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Iconography of a Papyrus
Reading Hieroglyphs
The Scribe

School Link - The Scribe

In comparison to the Farmers life, the Scribe came from the upper classes of Egyptians. Educated in the Egyptian language known today as hieratic. The scribe lived a life span of approximately 40 – 55 years of age, where as the Egyptian Farmer would most probably die of Nile worms between 30 – 35 years of age. The role of the Scribe was to collect taxes of behalf of the king. During the seasons of Peret and Shemu the scribe would visit the farmers to Asses the tax payable to the king. Taxes were measured commodities; the Egyptians did not have a coinage system of payment until the Greek period of Egyptian history. So taxes were paid in measures of wheat, barley, linen etc. The scribe was responsible for the delivery of the taxes at the end of the season of Shemu when the scribe would return to collect Taxes.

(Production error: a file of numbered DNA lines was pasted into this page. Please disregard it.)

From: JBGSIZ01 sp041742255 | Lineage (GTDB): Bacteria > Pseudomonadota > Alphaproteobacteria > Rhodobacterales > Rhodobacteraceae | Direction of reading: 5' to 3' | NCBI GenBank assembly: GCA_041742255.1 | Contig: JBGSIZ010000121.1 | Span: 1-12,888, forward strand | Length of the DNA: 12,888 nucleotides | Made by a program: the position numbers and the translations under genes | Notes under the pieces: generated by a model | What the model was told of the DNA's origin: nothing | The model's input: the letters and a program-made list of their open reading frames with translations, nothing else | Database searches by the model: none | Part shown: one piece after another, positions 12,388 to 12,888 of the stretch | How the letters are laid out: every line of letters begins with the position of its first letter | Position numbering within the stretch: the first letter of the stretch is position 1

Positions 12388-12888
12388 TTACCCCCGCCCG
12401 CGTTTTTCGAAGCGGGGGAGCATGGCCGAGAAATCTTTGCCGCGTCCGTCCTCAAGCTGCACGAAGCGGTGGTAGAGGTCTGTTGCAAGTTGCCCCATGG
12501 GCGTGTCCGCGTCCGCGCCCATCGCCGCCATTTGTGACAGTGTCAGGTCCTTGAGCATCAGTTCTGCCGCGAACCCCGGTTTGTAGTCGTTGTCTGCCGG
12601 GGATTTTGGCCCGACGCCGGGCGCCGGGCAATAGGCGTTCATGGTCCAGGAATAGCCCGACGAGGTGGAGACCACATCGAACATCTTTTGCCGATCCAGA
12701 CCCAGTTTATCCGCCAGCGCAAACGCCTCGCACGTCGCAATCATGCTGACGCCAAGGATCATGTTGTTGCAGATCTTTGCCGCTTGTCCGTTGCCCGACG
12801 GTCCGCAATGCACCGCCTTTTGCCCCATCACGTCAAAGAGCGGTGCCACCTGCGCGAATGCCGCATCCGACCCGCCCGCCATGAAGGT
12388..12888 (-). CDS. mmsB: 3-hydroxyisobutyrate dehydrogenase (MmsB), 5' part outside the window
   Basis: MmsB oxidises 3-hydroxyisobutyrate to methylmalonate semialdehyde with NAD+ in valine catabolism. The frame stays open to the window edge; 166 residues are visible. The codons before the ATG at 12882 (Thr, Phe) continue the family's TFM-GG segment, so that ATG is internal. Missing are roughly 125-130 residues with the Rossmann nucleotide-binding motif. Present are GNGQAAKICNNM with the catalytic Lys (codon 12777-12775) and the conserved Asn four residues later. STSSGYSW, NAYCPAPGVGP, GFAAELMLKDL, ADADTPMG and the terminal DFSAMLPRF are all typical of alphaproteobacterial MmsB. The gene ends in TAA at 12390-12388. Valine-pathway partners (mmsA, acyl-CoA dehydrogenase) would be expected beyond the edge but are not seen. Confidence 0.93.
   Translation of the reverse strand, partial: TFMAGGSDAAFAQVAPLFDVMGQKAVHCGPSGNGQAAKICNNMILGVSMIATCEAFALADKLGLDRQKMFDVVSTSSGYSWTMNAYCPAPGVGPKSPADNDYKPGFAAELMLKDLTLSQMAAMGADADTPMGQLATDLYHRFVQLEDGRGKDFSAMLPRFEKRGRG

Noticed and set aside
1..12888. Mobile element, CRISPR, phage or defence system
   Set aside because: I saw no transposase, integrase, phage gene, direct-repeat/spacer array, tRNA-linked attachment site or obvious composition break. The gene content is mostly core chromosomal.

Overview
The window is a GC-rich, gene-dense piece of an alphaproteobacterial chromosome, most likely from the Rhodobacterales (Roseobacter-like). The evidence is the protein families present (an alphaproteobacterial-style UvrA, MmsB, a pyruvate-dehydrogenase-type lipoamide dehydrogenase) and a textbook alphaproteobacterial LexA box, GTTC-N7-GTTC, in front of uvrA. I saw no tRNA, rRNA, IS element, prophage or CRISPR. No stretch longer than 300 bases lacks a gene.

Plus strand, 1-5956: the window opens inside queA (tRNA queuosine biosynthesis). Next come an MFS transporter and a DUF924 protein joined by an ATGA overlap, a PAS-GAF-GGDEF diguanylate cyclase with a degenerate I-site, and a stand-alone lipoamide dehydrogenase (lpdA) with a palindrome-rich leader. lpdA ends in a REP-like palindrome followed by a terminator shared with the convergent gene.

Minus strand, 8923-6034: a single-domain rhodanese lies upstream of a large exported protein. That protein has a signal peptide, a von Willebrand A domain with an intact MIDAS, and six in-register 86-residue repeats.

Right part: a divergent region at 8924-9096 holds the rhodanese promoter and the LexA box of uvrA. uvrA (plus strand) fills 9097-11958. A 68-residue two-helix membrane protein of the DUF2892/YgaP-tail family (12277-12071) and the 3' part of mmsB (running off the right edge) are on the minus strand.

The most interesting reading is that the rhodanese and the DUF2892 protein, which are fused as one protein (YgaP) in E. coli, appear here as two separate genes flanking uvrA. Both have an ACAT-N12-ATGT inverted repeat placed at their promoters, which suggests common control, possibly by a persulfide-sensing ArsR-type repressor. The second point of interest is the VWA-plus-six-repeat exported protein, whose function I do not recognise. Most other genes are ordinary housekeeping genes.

This made the Egyptian scribes, the evil tax collectors of their day. From the time of the assessment of the farmers growing crop all sorts of unfortunate things might happen. Locusts, birds and other pests could eat or damage the crop, unforeseen weather conditions might affect the success of the harvest, never the less, what ever happened when the scribe returned he would collect his taxes for his majesty the king. Defaulters of tax as they were called are often seen in scenic relief’s receiving beatings from the scribe’s men until the taxes are paid. Once the harvest was collected from the fields it was taken back to the farmers house were the crop was threshed to remove the vital grains and willowed to remove the chaff from the grains. Grains were stored in white mud brick silos to keep the grain dry and safe. Because Egypt is mainly dessert country this would attract rats and mice towards these sources of food, for this reason we can understand why the Egyptians decided upon the domestication of cats to protects there grain crops. Scribes recorded everything on papyrus paper during interviews for official purposes.